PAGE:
Aims: The goal of the study was to determine whether continuous subcutaneous insulin infusion (CSII) differs from a multiple daily injection (MDI) regimen based on neutral protamine hagedorn (NPH) as basal insulin with respect to glycaemic control and quality of life in people with Type 1 diabetes.
Methods: The 5-Nations trial was a randomized, controlled, crossover trial conducted in 11 European centres. Two hundred and seventy-two patients were treated with CSII or MDI during a 2-month run-in period followed by a 6-month treatment period, respectively. The quality of glycaemic control was assessed by HbA(1c), blood glucose values, and the frequency of hypoglycaemic events. For the evaluation of the quality of life, three different self-report questionnaires have been assessed.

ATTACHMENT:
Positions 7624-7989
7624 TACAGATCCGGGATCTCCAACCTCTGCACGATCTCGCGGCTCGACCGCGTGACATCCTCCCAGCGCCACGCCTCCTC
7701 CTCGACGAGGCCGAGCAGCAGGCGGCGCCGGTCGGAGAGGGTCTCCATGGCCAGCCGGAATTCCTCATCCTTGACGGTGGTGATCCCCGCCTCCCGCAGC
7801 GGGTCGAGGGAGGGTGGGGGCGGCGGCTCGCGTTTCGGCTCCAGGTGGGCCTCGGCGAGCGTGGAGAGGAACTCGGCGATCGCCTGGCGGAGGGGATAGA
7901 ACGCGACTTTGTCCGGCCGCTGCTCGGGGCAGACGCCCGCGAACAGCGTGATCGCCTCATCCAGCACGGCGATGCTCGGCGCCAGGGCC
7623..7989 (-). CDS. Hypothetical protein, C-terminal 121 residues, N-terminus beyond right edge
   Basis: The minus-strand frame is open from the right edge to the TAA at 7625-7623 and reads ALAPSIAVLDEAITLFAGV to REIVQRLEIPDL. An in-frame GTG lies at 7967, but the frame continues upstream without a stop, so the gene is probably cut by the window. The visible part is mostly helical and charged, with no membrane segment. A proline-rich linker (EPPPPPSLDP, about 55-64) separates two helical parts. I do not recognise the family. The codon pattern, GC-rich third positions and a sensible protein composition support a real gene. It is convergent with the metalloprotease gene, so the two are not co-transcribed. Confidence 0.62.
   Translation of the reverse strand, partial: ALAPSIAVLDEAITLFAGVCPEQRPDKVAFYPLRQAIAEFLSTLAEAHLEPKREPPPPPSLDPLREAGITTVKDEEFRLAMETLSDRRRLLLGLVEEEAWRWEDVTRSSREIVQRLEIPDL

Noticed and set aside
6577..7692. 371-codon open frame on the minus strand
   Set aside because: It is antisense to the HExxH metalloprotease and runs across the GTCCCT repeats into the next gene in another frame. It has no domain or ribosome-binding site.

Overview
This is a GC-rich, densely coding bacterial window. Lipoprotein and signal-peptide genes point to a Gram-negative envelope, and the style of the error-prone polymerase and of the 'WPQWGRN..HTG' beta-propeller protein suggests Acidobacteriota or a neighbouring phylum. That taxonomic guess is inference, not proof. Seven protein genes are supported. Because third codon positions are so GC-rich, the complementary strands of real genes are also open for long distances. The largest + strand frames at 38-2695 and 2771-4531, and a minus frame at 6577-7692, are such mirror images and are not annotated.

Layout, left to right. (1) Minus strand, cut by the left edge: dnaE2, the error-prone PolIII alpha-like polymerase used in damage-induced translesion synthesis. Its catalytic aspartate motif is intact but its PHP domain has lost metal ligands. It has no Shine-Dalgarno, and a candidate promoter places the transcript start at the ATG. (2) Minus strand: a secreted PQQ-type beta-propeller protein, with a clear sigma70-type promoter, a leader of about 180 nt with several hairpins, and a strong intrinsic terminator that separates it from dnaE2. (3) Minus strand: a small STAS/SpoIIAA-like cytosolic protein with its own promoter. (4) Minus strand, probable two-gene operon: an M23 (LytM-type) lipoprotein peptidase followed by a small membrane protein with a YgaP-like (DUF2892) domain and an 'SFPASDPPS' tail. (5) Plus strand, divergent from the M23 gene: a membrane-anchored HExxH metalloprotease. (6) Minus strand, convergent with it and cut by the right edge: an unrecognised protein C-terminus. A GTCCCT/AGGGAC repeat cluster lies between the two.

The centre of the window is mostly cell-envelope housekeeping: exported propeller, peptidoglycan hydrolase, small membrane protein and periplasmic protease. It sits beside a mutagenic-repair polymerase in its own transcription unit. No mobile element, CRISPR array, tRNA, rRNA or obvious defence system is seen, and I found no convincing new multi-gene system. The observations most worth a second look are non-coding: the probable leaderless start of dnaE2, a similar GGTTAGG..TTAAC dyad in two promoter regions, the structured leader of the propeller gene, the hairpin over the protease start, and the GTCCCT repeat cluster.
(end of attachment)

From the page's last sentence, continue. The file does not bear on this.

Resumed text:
Results: CSII treatment resulted in lower HbA(1c) (7.45 vs. 7.67%, P < 0.001), mean blood glucose level (8.6 vs. 9.4 mmol/l, P < 0.001) and less fluctuation in blood glucose levels than MDI (+/- 3.9 vs. +/- 4.3 mmol/l, P < 0.001). There was a marked reduction in the frequency of hypoglycaemic events using CSII compared with MDI, with an incidence ratio of 1.12 [95% confidence interval (CI): 1.08-1.17] and 2.61 (95% CI: 1.59-4.29) for mild and severe hypoglycaemia, respectively. The overall score of the diabetes quality of life questionnaire was higher for CSII (P < 0.001), and an improvement in pump users' perception of mental health was detected when using the SF-12 questionnaire (P < 0.05).
Conclusion: CSII usage offers significant benefits over NPH-based MDI for individuals with Type 1 diabetes, with improvement in all significant metabolic parameters as well as in patients' quality of life. Additional studies are needed to compare CSII with glargine- and detemir-based MDI.